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IEA opposes deepening fossil fuel reliance amid escalating energy crisis


The energy crisis should not lead to a deeper dependence on fossil fuels, warned International Energy Agency (IEA) chief Fatih Birol.

Rebounding post-lockdown demand and Russia’s invasion of Ukraine have driven fears of supply shortages, causing wholesale prices to spike to record levels over recent months.

Birol acknowledged that market conditions and short-term demand meant the world could not immediately cut off its dependence on oil and gas supplies.

However, he argued that ramping up renewable energy and nuclear power would ensure the world does not have to choose between energy shortages and increasing carbon emissions.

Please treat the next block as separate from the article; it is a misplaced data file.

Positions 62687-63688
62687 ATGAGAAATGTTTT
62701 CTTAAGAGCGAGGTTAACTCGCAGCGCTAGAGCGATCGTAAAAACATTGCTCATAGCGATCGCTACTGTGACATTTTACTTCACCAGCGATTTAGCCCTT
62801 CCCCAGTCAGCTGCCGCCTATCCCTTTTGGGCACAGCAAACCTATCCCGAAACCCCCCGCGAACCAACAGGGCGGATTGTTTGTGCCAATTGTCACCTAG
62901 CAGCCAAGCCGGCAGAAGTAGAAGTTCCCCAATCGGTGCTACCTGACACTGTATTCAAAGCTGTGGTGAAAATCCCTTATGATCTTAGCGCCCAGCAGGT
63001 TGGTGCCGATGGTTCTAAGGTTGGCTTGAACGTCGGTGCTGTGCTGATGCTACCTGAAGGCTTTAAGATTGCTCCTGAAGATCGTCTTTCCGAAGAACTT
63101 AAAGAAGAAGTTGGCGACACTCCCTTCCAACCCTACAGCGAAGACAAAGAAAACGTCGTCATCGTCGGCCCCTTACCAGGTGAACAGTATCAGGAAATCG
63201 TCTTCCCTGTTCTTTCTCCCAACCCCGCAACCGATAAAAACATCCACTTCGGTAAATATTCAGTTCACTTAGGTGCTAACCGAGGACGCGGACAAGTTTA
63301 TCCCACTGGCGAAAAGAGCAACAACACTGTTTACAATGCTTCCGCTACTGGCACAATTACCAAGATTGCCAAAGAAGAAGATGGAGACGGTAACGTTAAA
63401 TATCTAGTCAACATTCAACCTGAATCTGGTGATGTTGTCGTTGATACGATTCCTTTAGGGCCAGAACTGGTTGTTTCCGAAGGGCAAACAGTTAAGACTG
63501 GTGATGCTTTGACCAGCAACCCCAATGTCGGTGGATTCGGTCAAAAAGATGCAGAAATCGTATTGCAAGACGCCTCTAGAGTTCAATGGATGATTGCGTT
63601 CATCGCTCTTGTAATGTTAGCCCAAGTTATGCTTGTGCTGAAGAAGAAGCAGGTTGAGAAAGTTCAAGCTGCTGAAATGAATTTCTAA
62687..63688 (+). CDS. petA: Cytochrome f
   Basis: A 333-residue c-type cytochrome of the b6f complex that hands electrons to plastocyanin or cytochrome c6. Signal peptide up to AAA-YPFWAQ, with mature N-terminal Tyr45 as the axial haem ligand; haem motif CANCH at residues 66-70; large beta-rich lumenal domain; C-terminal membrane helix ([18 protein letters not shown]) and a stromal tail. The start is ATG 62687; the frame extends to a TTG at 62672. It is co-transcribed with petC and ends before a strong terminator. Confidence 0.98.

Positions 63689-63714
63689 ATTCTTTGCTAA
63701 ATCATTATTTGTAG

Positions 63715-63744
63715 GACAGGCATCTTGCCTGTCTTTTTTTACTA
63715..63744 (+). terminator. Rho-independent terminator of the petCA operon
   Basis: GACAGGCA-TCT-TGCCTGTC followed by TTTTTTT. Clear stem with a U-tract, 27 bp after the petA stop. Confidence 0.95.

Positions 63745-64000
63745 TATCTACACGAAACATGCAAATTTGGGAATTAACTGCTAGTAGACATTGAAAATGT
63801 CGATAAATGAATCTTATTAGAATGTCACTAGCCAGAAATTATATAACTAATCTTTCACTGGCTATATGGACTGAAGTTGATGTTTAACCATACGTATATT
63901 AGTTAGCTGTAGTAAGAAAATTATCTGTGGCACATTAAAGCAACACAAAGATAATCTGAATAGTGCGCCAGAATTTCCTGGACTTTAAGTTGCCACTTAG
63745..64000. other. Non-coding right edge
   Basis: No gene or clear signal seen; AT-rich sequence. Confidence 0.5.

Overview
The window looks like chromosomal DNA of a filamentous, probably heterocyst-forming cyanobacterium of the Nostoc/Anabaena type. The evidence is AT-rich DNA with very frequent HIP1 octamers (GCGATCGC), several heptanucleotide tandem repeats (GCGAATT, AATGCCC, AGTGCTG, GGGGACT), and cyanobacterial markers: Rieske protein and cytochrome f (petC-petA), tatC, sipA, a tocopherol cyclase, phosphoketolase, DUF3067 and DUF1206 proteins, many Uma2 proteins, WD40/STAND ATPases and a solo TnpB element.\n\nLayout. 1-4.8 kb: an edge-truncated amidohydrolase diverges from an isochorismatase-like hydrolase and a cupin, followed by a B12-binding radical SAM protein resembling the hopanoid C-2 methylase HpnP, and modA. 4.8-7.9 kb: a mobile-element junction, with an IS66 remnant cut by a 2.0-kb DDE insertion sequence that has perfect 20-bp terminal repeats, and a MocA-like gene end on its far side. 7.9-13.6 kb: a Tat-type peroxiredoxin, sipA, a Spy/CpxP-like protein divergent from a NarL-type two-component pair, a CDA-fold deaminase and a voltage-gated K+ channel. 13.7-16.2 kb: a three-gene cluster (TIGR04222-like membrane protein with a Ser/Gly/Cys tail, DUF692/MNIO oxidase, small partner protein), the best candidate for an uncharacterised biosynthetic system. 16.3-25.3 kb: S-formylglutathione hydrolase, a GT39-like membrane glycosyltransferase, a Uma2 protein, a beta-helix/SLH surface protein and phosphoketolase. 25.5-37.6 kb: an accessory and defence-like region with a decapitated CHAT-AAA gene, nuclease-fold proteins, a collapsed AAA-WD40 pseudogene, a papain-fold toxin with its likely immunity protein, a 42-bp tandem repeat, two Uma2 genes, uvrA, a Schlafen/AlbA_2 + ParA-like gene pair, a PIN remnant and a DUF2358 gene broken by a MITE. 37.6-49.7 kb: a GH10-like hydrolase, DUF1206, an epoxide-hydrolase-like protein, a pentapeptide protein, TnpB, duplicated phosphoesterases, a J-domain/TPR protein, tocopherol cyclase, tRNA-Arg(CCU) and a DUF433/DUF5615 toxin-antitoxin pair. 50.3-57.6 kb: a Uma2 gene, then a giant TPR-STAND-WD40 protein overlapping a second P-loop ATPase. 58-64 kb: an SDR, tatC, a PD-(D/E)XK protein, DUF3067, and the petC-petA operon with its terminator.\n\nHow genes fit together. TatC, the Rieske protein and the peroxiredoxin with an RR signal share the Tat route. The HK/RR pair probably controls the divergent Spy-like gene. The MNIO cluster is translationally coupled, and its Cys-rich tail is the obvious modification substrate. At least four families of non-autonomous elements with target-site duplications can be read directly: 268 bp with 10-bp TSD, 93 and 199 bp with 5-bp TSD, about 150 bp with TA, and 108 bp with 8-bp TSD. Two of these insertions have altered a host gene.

Speaking at the World Economic Forum (WEF) in Davos, Switzerland, he said: “We need fossil fuels in the short term, but let’s not lock in our future by using the current situation as an excuse to justify some of the investments being done, time-wise it doesn’t work and morally in my view it doesn’t work as well.”

This follows the organisation warning investors last year not to fund new oil, gas and coal supply projects if the world wants to reach net zero emissions by 2050.

The OPEC+ alliance of oil exporters has been incrementally releasing oil into markets, with top producers Saudi Arabia and the United Arab Emirates holding off on tapping full capacity.

The organisation has pledged to ramp up production by 432,000 barrels per day next month.



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